ClickHole’s New ResistanceHole Perfectly Dunks on Armchair Anti-Trump Activists

Following its PatriotHole site that mocks conservatives, ClickHole gets the number of #TheResistance and its love of “Harry Potter”

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Some of the best satire on the Internet climbs up from the depths of ClickHole, an Internet-skewering spinoff that parodies journalism and clickbait-oriented websites such as BuzzFeed. ClickHole just elevated its game with a new brand, ResistanceHole, that mocks anti-Trump folks on Twitter, as well as their associated websites, op-eds and journalism.

A spinoff from satirical news site the Onion, ClickHole launched ResistanceHole with a Twitter account on May 9, blasting the pop culture-fueled hashtag-activism often seen on social media. The account’s first tweet pretty much summed up the exact kind of liberals the site is skewering: Those who are more worried about retweets than actually, like, doing anything.

The site’s tagline riffs on former first lady Michelle Obama’s famous quote from the 2016 presidential election, “When they go low, we go high,” further crystalizing the online community ClickHole is targeting with the new parody: “When they go low, we go viral.”

“Hashtag activism,” the idea that some people view sharing political stories and “raising awareness” about issues as being just as important and effective as actual organizing, lobbying, fundraising, protesting or voting, isn’t a new thing. But the concept has taken on a new dimension since Trump’s election. Trump’s unpopularity among much of the country has been largely built and organized online, but it also encourages equating voicing an opinion on the current political landscape in America to actually doing something about it.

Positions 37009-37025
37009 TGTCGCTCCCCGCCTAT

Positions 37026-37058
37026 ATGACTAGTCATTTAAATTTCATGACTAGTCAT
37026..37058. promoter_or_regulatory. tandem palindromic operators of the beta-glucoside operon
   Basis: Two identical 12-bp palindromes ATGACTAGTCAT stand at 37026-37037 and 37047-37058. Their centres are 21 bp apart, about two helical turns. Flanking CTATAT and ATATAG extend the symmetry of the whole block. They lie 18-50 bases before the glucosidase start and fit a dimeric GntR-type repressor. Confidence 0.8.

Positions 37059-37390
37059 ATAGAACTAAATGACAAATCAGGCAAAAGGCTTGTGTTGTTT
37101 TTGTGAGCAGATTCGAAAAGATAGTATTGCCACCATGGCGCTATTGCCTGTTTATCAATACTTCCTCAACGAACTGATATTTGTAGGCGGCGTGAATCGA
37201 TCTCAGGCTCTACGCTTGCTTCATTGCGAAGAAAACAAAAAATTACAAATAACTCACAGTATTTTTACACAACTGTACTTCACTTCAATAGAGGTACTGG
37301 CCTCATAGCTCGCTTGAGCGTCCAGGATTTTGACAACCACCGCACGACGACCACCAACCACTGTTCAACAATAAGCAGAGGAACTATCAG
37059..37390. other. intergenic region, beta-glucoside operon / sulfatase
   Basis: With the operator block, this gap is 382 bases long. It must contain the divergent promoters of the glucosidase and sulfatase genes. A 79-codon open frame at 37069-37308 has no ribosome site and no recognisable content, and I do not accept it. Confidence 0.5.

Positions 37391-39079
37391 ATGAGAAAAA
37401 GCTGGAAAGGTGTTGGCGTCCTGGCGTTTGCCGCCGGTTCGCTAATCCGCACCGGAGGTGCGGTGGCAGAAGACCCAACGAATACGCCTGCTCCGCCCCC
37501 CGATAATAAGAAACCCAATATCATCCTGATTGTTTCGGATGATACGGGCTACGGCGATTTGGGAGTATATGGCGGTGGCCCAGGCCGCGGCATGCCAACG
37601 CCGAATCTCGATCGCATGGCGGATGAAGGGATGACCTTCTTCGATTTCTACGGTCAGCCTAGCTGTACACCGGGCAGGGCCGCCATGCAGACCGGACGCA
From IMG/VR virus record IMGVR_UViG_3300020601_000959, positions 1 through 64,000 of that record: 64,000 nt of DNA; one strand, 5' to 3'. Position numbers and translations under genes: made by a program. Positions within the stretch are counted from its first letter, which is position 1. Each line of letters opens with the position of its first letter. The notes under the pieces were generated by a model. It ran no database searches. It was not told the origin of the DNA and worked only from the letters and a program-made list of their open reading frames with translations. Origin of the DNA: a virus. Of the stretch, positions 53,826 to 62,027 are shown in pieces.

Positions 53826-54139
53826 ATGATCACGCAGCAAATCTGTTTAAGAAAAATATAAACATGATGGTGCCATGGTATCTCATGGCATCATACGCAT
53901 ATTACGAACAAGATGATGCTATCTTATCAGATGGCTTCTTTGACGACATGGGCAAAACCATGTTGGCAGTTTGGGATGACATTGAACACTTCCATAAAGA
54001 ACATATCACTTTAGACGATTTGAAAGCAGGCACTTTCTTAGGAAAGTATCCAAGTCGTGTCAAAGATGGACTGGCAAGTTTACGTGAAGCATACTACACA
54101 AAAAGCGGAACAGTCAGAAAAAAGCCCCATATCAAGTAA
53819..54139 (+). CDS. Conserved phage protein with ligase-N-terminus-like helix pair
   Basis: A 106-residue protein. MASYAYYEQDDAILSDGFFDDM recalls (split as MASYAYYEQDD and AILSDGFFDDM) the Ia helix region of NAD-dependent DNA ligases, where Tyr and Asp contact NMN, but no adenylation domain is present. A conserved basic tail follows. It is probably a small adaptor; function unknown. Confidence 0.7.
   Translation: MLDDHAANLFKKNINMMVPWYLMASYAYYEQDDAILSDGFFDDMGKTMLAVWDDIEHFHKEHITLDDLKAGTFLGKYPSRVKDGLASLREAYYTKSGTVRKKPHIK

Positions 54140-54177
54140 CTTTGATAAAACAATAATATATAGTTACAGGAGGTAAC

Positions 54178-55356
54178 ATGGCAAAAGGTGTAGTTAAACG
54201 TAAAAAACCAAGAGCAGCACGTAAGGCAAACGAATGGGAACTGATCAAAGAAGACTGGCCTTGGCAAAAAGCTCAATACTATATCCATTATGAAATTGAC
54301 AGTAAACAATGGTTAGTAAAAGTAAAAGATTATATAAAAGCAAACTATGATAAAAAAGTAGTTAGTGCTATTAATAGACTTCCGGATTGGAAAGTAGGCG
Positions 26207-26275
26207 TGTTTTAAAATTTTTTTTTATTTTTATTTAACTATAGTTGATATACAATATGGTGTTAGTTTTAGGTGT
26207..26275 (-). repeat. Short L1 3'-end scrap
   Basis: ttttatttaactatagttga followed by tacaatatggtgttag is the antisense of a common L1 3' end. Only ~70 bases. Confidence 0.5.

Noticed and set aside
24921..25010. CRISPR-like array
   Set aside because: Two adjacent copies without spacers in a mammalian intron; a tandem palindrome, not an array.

Here’s the joking way ResistanceHole puts it:

ResistanceHole perfectly hammers the tendency of the online #Resistance to reduce real political issues to pop culture references. The site repeatedly refers to Trump as “Drumpf,” mocking John Oliver’s “Last Week Tonight” bit in which he tried to get America to use the Trump family’s original German name to make fun of him (with zero real-life effect).

Many in the online anti-Trump community have a particular affinity for using “Harry Potter” as a metaphor for current politics, so the first story ResistanceHole published after the piece announcing its creation went after the “Harry Potter” nerds.

This isn’t ClickHole’s first venture into the world of politics. To go with a site to pillory liberals, there’s also PatriotHole, ClickHole’s answer to extreme Internet conservatives like Alex Jones of InfoWars. That site is marked with ranting videos featuring a character called Doug Baxter, who takes cues from Jones, Rush Limbaugh, Sean Hannity and Glenn Beck.

Among PatriotHole’s great ideas: Toilet Armor, meant to protect users at their “most vulnerable,” helping them fend off attacks from “terrorists, illegal immigrants, or leftist antifas.” It even gets right the part where conservative pundits use their podcasts and radio programs to try to sell inane products.

Just as ResistanceHole expertly skewers hashtag activism, PatriotHole is a perfect takedown of conservative talking points, leaning hard into scary buzzwords about terrorism and leftists. It also uses Twitter just as well as ClickHole and ResistanceHole do, mimicking the style of conservative social media sharing while making fun of it.

ResistanceHole is funny, just like PatriotHole, because it’s so damn accurate. It continues to solidify ClickHole as the best satire of the Internet that currently exists, specifically because it understands the Internet so well.